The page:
Quite fittingly, the richest-ever Indian Open table tennis championship offering $100,000 has attracted the strongest-ever field.
On the flip side, this means the Indian players stand little chance of getting a big slice of the prize cake when the action begins in this ITTF Pro Tour event at the Yamuna Sports Complex here on Wednesday.
The five-day meet, particularly the ladies section, is set to be dominated by the Asians, including two women of Chinese-origin representing Poland and the Netherlands.
Sharath Kamal and Mouma Das, are the only two Indians to get a direct entry into the second stage in the singles, despite their modest ranking. All other Indians will have to go through a two-day qualifying phase to make the main draw that starts on Friday.
In all, 46 Indians are in the fray. One of the main reasons for the tough field in this edition is the cancellation of the China Open that has left the Indian Open as the only ranking tournament for the month. The event also doubles up as a ‘test event’ for the Commonwealth Games scheduled in October.
In the men’s singles field headed by Germany’s Dimitrij Ovtcharov, ranked 15th in the world, Sharath Kamal faces a qualifier in the first round. Should he advance, he runs into Ovtcharov’s doubles partner Patrick Baum, ranked 34th in the world.
Sharath, looking to regain his form, sounded realistic on the eve of the championship. “I’ve been consistently reaching the second round of the Pro Tour events. I think it is not bad considering that I play the qualifiers and then win against a seeded player. But my last two events, in Germany and the recent World Championship have been very disappointing. My ranking has slipped from 55 to 91 in the last couple of months. But during practice here in the past week, I am getting the ‘feel’ back. I hope to do well this week.”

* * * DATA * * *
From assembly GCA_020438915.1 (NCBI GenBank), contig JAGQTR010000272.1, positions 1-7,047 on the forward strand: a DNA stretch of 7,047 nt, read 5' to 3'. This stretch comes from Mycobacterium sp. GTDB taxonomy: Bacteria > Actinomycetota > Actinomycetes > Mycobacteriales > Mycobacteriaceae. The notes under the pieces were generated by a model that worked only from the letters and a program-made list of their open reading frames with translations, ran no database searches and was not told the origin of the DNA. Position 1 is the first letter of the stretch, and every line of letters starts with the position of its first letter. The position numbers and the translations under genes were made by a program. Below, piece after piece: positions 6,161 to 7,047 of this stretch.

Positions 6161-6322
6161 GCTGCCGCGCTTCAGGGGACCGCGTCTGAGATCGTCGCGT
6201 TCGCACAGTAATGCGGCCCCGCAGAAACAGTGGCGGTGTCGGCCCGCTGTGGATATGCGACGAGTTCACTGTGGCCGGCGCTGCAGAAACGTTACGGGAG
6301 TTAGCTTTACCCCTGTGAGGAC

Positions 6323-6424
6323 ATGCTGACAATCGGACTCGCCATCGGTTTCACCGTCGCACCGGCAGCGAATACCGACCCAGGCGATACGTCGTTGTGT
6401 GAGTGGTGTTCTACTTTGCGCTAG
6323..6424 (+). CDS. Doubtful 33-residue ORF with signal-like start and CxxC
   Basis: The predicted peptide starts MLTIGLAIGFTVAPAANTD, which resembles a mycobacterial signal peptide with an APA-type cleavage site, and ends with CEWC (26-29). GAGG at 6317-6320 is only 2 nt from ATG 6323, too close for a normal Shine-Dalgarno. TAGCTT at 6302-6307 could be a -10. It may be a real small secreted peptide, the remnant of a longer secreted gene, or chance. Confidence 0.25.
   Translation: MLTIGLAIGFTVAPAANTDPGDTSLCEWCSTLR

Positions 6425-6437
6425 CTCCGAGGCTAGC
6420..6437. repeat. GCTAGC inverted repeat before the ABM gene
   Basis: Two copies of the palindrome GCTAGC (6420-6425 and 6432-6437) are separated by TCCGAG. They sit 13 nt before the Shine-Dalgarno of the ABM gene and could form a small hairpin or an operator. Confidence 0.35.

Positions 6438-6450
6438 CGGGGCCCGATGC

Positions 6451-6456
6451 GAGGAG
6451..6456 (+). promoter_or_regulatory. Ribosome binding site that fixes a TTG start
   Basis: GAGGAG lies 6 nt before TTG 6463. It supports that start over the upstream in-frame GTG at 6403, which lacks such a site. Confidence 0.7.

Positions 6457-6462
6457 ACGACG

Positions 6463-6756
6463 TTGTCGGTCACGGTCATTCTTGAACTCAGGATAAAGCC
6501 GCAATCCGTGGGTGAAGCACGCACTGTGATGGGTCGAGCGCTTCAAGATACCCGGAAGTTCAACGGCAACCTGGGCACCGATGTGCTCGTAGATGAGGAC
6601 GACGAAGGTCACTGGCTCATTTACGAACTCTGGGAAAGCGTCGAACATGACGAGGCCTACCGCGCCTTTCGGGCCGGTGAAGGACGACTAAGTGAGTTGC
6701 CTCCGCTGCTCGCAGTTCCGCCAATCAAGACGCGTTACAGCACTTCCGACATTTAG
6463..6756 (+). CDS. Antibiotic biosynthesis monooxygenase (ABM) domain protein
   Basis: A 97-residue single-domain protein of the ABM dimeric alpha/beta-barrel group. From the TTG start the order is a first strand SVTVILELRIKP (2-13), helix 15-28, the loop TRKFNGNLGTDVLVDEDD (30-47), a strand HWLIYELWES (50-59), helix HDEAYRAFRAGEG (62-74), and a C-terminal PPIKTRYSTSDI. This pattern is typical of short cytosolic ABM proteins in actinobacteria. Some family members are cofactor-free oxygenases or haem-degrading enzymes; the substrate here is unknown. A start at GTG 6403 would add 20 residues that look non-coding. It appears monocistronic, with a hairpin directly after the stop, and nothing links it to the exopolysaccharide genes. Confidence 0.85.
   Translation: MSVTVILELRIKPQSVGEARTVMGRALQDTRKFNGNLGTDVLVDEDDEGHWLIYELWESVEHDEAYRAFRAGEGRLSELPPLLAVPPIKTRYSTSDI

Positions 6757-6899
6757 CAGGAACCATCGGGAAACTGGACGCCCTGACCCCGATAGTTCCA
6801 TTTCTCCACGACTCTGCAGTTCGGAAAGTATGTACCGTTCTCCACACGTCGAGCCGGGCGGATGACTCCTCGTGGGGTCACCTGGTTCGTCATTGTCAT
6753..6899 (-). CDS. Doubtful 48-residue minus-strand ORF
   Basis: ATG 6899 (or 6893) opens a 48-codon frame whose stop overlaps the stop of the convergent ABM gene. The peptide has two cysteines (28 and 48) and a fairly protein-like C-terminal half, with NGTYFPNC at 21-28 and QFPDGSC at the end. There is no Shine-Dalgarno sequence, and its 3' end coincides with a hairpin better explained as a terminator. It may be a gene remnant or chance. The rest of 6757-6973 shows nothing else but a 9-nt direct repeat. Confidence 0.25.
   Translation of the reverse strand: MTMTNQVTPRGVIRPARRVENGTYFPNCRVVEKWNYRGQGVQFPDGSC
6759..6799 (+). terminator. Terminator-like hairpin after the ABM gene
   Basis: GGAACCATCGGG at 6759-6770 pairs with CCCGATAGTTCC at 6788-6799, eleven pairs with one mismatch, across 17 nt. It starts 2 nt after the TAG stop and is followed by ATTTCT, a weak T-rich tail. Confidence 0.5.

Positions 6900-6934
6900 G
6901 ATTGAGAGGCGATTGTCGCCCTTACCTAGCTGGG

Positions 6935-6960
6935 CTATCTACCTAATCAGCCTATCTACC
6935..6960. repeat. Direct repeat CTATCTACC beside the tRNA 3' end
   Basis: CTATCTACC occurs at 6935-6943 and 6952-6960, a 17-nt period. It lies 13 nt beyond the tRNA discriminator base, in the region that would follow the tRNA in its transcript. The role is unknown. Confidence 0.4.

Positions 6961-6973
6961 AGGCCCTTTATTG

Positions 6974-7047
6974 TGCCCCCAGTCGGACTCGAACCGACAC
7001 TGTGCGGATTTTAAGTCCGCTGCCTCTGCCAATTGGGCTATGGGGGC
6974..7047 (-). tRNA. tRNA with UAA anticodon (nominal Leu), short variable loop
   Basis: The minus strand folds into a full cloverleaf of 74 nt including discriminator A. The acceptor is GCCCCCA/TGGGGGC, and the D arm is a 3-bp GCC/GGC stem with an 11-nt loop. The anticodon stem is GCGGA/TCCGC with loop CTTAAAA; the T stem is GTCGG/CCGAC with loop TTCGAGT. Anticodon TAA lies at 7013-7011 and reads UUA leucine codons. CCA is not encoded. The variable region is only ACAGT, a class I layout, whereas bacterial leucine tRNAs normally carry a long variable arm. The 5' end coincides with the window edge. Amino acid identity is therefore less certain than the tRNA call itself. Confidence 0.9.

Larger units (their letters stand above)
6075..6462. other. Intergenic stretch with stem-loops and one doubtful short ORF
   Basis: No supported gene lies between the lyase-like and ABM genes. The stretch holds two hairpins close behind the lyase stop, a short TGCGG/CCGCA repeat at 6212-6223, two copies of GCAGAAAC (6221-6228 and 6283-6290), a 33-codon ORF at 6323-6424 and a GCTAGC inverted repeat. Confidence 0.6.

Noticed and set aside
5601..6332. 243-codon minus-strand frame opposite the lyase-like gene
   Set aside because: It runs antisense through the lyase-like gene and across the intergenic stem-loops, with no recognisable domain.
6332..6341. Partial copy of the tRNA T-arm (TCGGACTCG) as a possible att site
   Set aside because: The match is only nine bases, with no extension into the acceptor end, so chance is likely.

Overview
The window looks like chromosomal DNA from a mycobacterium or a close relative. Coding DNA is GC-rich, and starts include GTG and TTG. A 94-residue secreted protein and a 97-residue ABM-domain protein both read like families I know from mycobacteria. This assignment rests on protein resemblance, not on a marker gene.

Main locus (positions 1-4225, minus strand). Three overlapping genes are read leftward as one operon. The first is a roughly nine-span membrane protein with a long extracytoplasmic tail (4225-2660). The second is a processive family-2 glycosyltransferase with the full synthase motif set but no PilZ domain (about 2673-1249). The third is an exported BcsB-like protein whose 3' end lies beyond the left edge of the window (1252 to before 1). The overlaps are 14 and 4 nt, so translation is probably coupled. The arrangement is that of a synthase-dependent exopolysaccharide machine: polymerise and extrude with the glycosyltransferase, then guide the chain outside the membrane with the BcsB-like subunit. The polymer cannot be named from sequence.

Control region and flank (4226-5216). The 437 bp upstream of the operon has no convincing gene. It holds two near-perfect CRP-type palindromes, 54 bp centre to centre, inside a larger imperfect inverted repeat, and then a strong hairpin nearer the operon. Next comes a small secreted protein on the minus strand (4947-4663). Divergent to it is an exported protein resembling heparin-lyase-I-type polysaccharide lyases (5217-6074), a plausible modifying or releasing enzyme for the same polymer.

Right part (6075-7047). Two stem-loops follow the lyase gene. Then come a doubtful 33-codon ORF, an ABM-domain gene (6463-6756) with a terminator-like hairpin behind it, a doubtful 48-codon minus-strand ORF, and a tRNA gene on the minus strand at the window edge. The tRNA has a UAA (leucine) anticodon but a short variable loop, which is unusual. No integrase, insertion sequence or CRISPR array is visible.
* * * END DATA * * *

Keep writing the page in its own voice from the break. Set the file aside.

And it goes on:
Mouma has benefited from the rule that allows the host nation to have one of its players, irrespective of rankings, in the main draw. In a field headed by world number 10 Yu Mengyu (Singapore), should Mouma come out stronger against a qualifier in the first round, her second round rival is likely to be fourth-seed and World number 23 Li Qian.
Of Chinese-origin, Li Qian became a Polish citizen in November 2007 and went on to represent her adopted country in the 2008 Olympic Games in Beijing.
This event will also give the Indians a chance to test their preparations ahead of the Commonwealth Games. In the absence of England, Nigeria and Australia, the contenders from Singapore will be able to reinforce their reputation of being the strongest among the Commonwealth nations.
As seen in almost all the “test” events for the Commonwealth Games, the venue is still far from complete. Though the Indians have been practicing at the venue for the past week, the two “show courts” are not yet ready.
On Tuesday, the much-promised Wi-Fi connectivity and other office equipments were not in place and forced the referee Ganeshan Neelankanta Iyer to travel for over an hour from the venue to the Table Tennis Federation office to prepare the draw in time.
Logistically, most “test” events have been utter failures. The TTFI enjoys the reputation of being an able organiser. But in the coming week, the TTFI surely faces a stern test.
Keywords: Indian Open